At night, you can hear the tunes of the bells of Westerkerk, and remark on the clarity and depth of tone of its big bell. It is evocative of Amsterdam’s long history and reminds you that this was once a powerful and wealthy city-state with an empire of its own.
Amsterdam in summer is one of the most beautiful cities in the world. Dappled sunlight caresses the ground under canal-side poplar trees and the life of the city is played out al fresco. This is quite a small city – much less than 1m population – and flat enough to encourage cyclists, who roam the streets and footpaths completely unchallenged.
This is how laid back the locals get. Lunch in the dinghy, nice glass of wine, next to your houseboat, gently rocking on the canal in central Amsterdam. Now that’s what I call style…
Its narrow cobbled alleys and council bye-laws also discourage cars, so you can walk the streets quite safely, endangered only by the “Bing!” of approaching cyclists. This converted bike, of which there are many, is an example of the white-van-man on three wheels.
What would Amsterdam be without its flowers! This beautiful massed display, was at the bloemen markt.
We have a boring old number on our house, and perhaps you have a nameplate announcing “Rose Cottage.” In Amsterdam they make gable stones. Some of them, as you can see here, are quite ornate, and considering they are kiln-fired ceramic, they would have cost a bit, too. Some of the city’s gable stones were made as early as as the low 1600s. They illustrate the occupation of the owner, in this case a miller.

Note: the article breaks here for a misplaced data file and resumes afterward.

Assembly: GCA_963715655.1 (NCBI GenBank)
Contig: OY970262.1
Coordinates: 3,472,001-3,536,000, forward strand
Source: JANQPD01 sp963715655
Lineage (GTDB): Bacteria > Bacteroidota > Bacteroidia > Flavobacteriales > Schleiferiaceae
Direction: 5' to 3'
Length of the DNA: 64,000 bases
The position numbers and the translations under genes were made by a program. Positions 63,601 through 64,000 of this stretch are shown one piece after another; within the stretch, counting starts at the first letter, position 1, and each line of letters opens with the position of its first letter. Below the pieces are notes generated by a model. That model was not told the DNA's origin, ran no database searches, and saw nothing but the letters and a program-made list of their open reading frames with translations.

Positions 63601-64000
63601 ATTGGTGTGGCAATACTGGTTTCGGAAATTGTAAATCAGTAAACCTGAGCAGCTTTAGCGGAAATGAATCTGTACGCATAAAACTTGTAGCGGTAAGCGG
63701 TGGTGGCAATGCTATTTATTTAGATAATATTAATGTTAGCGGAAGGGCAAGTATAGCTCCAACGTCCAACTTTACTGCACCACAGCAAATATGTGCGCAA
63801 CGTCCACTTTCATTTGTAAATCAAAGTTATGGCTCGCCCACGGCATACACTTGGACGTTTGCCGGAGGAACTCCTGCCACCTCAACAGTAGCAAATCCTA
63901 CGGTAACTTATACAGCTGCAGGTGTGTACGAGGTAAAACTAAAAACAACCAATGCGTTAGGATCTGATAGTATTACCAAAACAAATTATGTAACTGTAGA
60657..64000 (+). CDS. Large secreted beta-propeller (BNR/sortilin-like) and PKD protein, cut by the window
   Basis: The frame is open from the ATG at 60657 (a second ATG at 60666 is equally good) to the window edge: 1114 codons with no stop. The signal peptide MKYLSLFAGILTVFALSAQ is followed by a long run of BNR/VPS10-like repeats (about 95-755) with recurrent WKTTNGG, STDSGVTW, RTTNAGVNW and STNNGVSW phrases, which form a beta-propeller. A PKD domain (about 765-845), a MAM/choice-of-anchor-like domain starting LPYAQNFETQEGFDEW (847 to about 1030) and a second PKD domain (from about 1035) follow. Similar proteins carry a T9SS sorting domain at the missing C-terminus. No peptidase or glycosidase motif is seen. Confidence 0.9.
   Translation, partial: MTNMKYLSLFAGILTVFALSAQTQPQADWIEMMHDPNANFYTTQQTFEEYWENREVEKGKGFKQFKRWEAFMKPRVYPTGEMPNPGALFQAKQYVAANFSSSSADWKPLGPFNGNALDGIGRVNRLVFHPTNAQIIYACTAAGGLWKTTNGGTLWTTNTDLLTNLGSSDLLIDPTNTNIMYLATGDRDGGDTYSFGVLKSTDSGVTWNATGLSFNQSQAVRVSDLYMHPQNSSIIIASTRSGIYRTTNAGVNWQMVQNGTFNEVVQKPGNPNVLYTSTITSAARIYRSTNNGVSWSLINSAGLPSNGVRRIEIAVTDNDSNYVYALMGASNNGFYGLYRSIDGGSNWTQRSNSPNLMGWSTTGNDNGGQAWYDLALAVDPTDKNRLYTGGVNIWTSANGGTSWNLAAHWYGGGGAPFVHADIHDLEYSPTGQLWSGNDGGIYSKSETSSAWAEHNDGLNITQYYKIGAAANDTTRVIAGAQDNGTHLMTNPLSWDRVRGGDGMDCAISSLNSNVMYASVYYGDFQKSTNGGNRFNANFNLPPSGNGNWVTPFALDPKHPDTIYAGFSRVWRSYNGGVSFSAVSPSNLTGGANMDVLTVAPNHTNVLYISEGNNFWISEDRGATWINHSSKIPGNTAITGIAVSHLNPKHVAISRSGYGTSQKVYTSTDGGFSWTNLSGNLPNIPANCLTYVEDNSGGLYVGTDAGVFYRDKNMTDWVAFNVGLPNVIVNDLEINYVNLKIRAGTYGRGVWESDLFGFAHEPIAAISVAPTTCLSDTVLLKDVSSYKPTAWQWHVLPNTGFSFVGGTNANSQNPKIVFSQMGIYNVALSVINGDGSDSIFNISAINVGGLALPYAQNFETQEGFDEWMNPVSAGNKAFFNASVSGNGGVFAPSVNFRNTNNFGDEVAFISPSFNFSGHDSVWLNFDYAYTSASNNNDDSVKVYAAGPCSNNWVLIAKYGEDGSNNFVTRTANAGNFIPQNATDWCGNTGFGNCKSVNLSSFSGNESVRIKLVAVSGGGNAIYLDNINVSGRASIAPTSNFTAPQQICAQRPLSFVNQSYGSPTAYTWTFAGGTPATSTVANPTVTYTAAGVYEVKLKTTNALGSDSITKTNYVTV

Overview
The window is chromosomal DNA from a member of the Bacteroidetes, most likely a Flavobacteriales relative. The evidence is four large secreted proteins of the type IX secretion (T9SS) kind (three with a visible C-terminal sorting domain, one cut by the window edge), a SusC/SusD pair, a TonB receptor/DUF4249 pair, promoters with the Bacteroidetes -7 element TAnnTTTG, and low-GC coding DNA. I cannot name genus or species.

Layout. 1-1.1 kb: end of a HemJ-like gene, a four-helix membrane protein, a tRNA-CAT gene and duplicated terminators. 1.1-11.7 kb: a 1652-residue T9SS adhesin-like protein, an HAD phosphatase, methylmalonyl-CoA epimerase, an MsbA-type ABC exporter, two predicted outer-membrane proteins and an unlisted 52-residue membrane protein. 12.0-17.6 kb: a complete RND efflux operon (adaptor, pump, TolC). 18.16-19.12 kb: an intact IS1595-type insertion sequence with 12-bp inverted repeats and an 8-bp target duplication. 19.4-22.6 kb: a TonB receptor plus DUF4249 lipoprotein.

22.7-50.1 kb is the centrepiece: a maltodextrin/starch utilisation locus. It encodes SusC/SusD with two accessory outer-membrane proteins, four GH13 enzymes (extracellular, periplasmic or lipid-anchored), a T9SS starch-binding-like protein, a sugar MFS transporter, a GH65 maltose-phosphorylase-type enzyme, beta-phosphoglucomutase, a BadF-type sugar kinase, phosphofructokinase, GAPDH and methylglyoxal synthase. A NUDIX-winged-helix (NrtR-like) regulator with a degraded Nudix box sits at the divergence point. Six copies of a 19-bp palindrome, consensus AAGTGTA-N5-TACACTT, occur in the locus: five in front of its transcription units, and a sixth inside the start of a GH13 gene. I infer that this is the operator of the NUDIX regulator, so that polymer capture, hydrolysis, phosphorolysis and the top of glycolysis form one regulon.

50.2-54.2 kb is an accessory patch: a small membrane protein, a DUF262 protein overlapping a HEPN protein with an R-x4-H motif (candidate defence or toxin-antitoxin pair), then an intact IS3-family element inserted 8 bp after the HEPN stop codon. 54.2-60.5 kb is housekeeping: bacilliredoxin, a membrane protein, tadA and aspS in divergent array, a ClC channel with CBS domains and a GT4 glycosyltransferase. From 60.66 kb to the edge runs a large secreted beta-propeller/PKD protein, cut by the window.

Canal boat people like to be green. This owner is growing grass and small bushes on a trellis he has suspended over the side of his boat. It’s to let the birds nest.
This is not a roaring, bustling city; its streets are surprisingly quiet and are genuinely safe. Here, a little cherub greets the morning sun halfway between the kitchen behind her and the footpath in front.
If you like a shopping experience, rather than just going and buying something, then when in Amsterdam, go the the Magna Plaza. It’s quite magnificent; the coffee is yummy and the marbled rooms and columns give a sense of grandeur you don’t get at your neighbourhood supermarket.
Here, cafe life is at its very best. Warm sun in the late afternoon, no work today because it’s the weekend, so we’ll meet our neighbours and our friends at the cafe on the canal. We’ll sit in the soft shade, a glass of excellent white wine in our hand and we’ll dip bread crusts into oil and balsamic vinegar. The canal gives the diners depth of view; and the houses crowding over them, as they have for 400 years, give them a sense of permanence and belonging in their own land. Nice place, Amsterdam.
I had just left Dam Square when I passed this cafe with with a stone-still girl outside it cut in half by bright sunshine on one side and deep shadow on the other. The sign in the cafe window says “Sorry we are OPEN.” I can believe that.
Below is an example of just how much the Amsterdammers love their canals. In the foreground is a small runabout taking friends and family for a little tour around the waterways on a lovely sunny day. On the other side of the canal was a diving competition of some sort – in spite of the cold water.
The view along Prinsengracht towards Westerkerk is one of the most beautiful views in a city of striking vistas. The canal water is being constantly moved from the sea on one side of the city, through the complex canal network and back out to sea again. The water is cold, but not particularly clear because the passage of the water is quite slow.